Latitude Festival sells itself as being more than just a music festival. Looking at the line up,the origins of the boast are clear. In an effort to be all things to all punters, four music stages sit alongside literature, poetry, film, cabaret, theatre and dance arenas placed in as diverse locations as a waterfront pontoon dock and a forest clearing, as well as the usual performance tents and outdoor stages.
In reality, Latitude is both more and less than your average music festival. More in the sense that there is as culturally broad a line up as you are likely to find, where you can slip from watching arena filling comedians to a new and exciting band via household name authors without breaking a sweat, provided you can ease your way into the massively overcrowded tents.
Less in the fact that, with as wide a line up and a reputation for being nice (there are stewards to help you erect your tent and multi coloured fluffy sheep), Latitude attracts a different type of visitor than other festivals. One where fold up chairs and picnics scatter the site which has arena style seats at the back of the main stage. One where its just as easy to get a chorizo and haloumi wrap as a box of day old noodles, and one where the idea of wanton abandon is wearing a novelty hat or henna tattoo.
This means that if you like your festivals with a mosh pit or in a drug addled dance tent, you would be in the wrong place. But its pretty obvious that for the mixture of tweenies, professional type thirtysomethings and middle aged festival goers that Latitude attracts, thats probably something close to their idea of hell anyway.
This years line up was headlined by Bon Iver, Elbow and Paul Weller, but featured a smorgasbord of arts and culture. We endeavoured to grab as much of the discerning palate as possible.
Friday at Latitude starts in its own imitable fashion. Heading through the already muddy site we pass directly through a performance art piece by the lake involving men and women dressed in feathered headdresses warbling and twittering to each other. A quick glance shows that a popular high street coffee chain has attracted a sizeable queue as festival goers get their cappuccino fix for the day ahead.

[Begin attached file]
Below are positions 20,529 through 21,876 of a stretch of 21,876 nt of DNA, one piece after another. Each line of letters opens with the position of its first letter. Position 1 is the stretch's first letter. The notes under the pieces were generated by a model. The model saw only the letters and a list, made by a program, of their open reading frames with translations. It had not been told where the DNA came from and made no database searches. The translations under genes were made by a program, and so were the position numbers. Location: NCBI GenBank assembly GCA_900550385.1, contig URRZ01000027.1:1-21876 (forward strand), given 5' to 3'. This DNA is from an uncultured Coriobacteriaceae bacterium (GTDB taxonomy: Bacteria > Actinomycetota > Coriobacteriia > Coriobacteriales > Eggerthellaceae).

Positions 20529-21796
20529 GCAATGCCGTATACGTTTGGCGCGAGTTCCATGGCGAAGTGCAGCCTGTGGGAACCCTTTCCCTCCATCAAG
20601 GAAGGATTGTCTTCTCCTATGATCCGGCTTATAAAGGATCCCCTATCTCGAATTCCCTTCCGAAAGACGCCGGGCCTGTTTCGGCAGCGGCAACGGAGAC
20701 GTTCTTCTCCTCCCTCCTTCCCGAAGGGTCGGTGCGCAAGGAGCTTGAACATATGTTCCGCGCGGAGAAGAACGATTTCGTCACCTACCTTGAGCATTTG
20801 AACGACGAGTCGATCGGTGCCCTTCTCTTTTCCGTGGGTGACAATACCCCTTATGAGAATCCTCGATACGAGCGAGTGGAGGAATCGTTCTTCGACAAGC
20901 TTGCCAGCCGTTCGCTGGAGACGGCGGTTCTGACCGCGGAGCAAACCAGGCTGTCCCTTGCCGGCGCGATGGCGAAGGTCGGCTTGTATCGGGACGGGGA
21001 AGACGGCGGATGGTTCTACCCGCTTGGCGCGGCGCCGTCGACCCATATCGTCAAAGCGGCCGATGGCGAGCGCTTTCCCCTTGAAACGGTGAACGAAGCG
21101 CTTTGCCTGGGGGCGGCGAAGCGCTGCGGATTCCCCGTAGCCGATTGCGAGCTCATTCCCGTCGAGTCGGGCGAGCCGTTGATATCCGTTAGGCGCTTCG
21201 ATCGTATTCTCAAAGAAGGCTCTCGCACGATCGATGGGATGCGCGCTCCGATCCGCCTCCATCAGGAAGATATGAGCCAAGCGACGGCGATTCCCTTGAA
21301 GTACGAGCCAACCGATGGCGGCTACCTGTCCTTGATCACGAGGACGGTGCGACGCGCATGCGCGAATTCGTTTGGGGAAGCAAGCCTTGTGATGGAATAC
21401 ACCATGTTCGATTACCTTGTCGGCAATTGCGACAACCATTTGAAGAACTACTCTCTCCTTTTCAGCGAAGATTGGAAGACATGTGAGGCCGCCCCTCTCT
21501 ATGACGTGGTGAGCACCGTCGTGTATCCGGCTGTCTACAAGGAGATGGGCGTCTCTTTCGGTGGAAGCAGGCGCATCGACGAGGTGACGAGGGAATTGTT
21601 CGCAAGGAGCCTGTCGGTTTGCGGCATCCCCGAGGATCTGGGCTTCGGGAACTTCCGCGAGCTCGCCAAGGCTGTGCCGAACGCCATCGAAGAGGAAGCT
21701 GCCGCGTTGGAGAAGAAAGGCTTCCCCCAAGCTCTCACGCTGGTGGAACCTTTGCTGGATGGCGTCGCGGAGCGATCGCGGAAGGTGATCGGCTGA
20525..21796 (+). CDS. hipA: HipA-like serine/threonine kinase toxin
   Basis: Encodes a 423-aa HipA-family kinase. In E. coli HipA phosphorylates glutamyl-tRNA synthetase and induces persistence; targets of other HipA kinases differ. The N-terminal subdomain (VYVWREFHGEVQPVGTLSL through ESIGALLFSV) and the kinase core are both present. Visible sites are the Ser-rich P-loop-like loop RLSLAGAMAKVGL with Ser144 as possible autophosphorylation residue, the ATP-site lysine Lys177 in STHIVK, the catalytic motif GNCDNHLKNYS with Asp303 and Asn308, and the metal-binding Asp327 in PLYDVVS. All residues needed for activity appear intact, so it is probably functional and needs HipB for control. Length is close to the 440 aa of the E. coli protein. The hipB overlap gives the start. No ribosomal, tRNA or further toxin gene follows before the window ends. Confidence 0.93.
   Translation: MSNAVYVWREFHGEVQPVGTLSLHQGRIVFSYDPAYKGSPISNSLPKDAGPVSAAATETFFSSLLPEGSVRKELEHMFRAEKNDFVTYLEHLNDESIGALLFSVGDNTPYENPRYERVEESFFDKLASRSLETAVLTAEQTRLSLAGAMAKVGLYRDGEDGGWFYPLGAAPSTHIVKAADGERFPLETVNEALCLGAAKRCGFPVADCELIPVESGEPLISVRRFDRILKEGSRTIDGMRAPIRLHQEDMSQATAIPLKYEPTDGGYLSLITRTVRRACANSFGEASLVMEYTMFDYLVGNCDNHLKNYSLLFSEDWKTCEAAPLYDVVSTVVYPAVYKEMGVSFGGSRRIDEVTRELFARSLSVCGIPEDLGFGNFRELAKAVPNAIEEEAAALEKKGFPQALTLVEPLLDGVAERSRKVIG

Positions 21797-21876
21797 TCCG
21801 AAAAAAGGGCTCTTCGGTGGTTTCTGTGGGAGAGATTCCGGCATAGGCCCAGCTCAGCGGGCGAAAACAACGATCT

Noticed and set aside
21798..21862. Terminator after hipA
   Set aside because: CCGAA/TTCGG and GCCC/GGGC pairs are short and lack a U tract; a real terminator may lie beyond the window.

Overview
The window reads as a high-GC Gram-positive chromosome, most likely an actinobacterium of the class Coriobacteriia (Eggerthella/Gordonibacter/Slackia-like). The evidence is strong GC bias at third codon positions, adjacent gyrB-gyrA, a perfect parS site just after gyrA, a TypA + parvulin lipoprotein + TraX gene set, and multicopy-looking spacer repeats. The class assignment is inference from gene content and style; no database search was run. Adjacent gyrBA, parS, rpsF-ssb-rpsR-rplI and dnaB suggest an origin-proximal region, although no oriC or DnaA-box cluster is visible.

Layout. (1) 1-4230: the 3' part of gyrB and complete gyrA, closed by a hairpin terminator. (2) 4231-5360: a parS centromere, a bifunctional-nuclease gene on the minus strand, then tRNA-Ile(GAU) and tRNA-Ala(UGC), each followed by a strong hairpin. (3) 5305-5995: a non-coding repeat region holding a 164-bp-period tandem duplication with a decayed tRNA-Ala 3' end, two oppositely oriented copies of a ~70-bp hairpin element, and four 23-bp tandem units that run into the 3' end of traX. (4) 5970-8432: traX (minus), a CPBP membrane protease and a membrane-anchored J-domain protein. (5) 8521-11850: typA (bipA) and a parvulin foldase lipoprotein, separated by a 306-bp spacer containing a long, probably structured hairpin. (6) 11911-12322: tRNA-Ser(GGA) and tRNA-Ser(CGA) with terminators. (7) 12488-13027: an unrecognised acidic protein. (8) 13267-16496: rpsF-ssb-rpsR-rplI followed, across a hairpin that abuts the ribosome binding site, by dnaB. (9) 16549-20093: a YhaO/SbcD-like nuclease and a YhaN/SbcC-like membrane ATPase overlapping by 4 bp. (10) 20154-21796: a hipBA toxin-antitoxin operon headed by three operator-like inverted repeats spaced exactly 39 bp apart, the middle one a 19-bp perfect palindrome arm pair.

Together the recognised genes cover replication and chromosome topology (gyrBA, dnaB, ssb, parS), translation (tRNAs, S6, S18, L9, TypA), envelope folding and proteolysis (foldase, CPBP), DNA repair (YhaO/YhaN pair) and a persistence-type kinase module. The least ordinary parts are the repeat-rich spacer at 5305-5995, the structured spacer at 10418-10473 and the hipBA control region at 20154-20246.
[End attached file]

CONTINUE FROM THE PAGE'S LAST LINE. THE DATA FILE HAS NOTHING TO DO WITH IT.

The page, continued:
The Literary Tent starts the day by hosting a talk by Paul Mason, Newsnights Economics Editor, on Why its kicking off everywhere the new global revolution. Mason gives an intriguing account of how collective action among the young is on the rise, alongside the power that individuals can wield.
Surely spurned into action, many have filled the somewhat compact I Arena to see bright young electro rock things Breton. Fusing beats with guitars is nothing new, but there is an energy and purpose which, combined with some tasty combinations of catchy choruses and samples, makes the slightly sleepy crowd take notice.
Latitude books artists in the image of its clientele, so its apt that you can go from relatively new band like Breton to Lloyd Cole (sans Commotions), who has been in the game for going on 30 years. Taking to the stage in the Word arena with support from his son, Cole plays a mix of his solo work and Commotions hits including Perfect Skin, which gets the biggest cheer of the morning so far.